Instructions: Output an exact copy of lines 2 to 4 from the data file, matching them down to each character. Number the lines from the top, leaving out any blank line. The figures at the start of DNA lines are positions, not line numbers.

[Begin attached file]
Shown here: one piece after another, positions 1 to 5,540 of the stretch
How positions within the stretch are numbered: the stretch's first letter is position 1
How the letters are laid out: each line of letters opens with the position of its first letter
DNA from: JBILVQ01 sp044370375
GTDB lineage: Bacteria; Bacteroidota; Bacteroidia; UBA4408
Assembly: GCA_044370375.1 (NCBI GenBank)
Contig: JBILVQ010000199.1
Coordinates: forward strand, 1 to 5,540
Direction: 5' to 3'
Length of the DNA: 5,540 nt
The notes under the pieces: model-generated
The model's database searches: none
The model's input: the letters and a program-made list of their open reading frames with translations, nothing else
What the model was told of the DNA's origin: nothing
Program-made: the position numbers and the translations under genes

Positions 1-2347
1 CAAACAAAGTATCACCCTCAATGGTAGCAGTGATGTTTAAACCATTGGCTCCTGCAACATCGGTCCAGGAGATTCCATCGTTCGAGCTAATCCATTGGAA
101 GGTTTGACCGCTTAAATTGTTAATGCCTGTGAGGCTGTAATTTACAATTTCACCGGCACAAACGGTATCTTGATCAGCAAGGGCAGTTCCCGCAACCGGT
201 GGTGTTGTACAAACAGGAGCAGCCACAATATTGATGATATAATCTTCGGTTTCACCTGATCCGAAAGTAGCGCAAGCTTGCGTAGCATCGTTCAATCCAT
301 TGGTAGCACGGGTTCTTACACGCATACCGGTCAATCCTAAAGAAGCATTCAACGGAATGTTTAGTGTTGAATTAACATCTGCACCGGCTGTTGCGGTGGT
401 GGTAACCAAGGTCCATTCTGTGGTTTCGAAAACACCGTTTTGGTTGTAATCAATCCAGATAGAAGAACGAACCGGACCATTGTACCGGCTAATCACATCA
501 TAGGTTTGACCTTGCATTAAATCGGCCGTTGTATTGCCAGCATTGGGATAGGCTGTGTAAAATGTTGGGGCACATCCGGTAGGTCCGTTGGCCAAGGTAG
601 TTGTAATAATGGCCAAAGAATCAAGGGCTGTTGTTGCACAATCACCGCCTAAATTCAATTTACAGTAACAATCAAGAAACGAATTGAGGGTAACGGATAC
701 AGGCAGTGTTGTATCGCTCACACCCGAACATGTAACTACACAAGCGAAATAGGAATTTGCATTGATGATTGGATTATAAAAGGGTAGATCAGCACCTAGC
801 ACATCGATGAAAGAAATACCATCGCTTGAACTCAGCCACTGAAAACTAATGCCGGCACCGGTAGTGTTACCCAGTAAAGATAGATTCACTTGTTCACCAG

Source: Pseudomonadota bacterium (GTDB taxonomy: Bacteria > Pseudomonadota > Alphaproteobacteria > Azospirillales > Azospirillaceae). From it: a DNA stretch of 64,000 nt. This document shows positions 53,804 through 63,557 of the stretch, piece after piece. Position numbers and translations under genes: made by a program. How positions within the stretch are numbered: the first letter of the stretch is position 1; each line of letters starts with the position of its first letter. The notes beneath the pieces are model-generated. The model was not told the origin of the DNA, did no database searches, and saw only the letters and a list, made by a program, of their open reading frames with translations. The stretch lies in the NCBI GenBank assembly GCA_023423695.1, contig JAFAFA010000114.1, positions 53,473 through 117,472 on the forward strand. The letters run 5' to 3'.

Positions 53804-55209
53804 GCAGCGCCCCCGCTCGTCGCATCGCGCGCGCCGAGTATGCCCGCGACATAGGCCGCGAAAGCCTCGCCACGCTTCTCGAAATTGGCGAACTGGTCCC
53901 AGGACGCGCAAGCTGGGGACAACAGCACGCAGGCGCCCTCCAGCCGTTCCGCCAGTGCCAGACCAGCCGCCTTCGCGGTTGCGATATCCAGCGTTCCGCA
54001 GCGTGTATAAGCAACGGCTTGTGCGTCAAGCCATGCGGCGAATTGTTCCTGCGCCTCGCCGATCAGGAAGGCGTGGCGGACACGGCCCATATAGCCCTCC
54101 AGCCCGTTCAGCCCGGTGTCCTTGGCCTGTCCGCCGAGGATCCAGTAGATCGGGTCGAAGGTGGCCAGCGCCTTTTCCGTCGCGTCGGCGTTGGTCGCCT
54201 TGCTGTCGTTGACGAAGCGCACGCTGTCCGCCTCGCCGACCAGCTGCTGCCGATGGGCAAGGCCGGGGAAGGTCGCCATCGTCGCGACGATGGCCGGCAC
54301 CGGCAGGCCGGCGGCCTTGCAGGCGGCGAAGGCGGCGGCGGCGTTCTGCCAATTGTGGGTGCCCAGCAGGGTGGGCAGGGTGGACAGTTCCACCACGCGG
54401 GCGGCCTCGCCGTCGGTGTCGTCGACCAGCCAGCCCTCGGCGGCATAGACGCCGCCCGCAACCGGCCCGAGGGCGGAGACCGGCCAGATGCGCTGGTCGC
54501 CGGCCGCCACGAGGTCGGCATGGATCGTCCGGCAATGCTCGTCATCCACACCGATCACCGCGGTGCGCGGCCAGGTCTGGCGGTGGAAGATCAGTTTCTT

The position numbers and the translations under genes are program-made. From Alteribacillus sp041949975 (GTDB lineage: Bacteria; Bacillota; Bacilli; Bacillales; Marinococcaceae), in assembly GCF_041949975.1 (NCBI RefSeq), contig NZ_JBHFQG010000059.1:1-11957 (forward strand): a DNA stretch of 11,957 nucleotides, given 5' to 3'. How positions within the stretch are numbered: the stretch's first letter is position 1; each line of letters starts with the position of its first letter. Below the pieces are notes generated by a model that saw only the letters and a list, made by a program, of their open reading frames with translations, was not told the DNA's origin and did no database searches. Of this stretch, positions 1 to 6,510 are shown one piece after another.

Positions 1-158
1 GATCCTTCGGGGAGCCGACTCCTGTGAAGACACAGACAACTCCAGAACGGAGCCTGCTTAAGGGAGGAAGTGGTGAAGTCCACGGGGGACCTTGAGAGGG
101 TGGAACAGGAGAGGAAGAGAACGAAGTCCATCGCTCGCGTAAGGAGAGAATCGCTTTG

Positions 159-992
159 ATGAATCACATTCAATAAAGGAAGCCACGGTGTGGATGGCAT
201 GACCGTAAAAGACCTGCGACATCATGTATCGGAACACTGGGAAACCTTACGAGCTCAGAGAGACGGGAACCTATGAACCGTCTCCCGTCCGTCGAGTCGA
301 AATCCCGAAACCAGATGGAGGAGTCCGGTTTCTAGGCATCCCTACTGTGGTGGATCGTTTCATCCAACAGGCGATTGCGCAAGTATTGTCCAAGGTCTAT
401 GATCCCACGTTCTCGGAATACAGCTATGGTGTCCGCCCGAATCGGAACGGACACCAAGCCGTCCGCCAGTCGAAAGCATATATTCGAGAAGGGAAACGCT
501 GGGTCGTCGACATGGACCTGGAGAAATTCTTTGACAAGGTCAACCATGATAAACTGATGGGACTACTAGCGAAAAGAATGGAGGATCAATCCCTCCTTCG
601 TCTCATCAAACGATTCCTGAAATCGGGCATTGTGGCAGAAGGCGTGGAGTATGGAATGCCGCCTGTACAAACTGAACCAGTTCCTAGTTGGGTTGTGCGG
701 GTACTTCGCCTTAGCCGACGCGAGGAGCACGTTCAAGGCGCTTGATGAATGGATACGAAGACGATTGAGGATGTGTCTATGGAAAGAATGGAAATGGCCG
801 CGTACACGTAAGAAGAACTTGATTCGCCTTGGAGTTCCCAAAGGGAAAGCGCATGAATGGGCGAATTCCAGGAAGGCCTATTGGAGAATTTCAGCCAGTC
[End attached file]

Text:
How positions within the stretch are numbered: the stretch's first letter is position 1
How the letters are laid out: each line of letters opens with the position of its first letter
DNA from: JBILVQ01 sp044370375